Too busy for Twitter?

A common risk associated with public bodies engaging online in spaces like Twitter is that there’s too much interaction to cope with. It’s something that often gets raised when I am talking with clients.

E-government bulletin covered the issue recently:

A second delegate from an NHS hospital trust told the group that her communications team was underfunded to respond to social media. “We are becoming an arm of our complaints service, but with no budget – and the complaints team itself won’t monitor Twitter,” she said. And a third told the group that his council’s elected members were receiving such a volume of direct messages on Twitter they were unable to respond to them.

This is, I think, another argument for comms teams not to ‘own’ social media within an organisation. If complaints are coming in through Facebook, or Twitter (or whatever) then it’s the complaints team, not comms, who ought to be monitoring those spaces.

As I think I have written before, communications teams have an oversight role, and a championing one too. They look after the main corporate channels, manage the strategy and governance processes and look after arranging training and that sort of thing. Most of the activity should happen in service areas though.

It’s social media as telephone, not press release. Another way of putting it is that it is communications not Communications. In other words, it’s the normal communicating we all do everyday, by talking, using the phone, emailing and so on; rather than the formal Communications that happens with press releases, interviews and so on.

If you are in a comms team and are drowning in social media interactions that aren’t in your area of expertise, pass them on to someone who is responsible!

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Dave Briggs

I'm Head of Digital and Design at Adur and Worthing Councils.

3 thoughts on “Too busy for Twitter?”

  1. I agree with this, and the examples make for a disappointing read. Surely DMs to a Councillor’s Twitter account is no different to a text message?
    There is a role for Comms teams to enable their colleagues, at all levels, to use social media effectively, so by default they will own the channels for a while. But it isn’t as simple as setting up the channel and then handing it over, without any training or hand-holding.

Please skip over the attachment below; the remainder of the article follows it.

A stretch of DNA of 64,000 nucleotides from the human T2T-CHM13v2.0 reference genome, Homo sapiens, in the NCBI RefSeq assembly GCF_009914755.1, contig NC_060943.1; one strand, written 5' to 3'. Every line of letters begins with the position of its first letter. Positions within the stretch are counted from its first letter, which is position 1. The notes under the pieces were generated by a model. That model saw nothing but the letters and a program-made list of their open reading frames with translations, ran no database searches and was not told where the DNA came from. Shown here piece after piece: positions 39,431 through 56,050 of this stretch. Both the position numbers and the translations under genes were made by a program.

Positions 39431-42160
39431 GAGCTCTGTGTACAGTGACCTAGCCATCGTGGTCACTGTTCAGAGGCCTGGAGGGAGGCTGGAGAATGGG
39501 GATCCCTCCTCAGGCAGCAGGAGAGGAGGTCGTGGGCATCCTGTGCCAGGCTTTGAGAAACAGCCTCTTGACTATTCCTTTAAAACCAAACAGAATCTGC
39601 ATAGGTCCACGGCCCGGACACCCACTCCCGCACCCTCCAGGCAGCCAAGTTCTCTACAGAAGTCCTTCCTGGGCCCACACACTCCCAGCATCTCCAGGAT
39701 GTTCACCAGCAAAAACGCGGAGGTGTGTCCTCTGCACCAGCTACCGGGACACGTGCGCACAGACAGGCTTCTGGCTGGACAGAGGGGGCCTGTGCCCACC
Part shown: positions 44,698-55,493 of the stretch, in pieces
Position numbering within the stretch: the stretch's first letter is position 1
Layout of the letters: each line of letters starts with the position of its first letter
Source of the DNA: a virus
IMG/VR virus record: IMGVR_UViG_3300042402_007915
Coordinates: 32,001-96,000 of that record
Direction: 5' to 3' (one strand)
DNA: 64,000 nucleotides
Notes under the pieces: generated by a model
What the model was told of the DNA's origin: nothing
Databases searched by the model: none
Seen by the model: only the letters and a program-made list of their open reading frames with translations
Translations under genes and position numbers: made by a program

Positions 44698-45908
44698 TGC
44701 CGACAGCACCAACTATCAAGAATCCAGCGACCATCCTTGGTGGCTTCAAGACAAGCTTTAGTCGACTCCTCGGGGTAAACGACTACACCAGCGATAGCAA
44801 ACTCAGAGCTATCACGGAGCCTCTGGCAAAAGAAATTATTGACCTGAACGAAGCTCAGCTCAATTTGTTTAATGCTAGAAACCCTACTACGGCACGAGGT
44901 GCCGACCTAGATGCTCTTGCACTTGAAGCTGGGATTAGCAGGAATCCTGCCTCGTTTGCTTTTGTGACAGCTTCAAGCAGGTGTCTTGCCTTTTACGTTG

I suspect what really underpins this situation is a general lack of awareness of the importance of social media within organisations. Customer service teams, communications teams and everyone else within organisations should be taking an interest in social media monitoring, in the same way that they would take an interest in correspondence that arrives at the office.

  2. Agreed. Good post. The challenge is getting the right people in the organisation to use twitter and see the value in responding. From my experience in ‘Comms’ at local authorities people often fall in to two camps of two extremes – ‘it’s not my job I haven’t got time’ or they become fearful of what they say and where it will appear. (there are a few exceptions of people embracing twitter but these are few and far between). Whether the Comms team respond direct or an area expert responds, both usually result in a lot of leg work for the Comms team. I think it will take a while for the area expert that has worked in the job for 30 years to feel happy responding to twitter enquiries.

  3. That e-government bulletin snippet smells like comms teams that are failing to manage communications!

    If the comms team is running the NHS twitter account and they can’t accept complaints (and why not? Why annoy people who are already unhappy by making them jump through hoops to fit the structure of your bureaucracy?), they should refer the complainer to the appropriate web page or telephone number. Politely. Dave’s bottom-line advice is right: pass them on!

    Does the third delegate really mean direct messages to the councillor? I think DMs can only be sent by people you follow. If cllrs don’t have time to talk to people, why are they following them? If they did follow, then getting direct messages is the payback, so I’d reply at first, then unfollow if you get too many DMs from them. If they’re public mentions (@ messages), then I think bulk/batch replies are fine – and the delegate’s twitspeak jargon needs a refresher 😉

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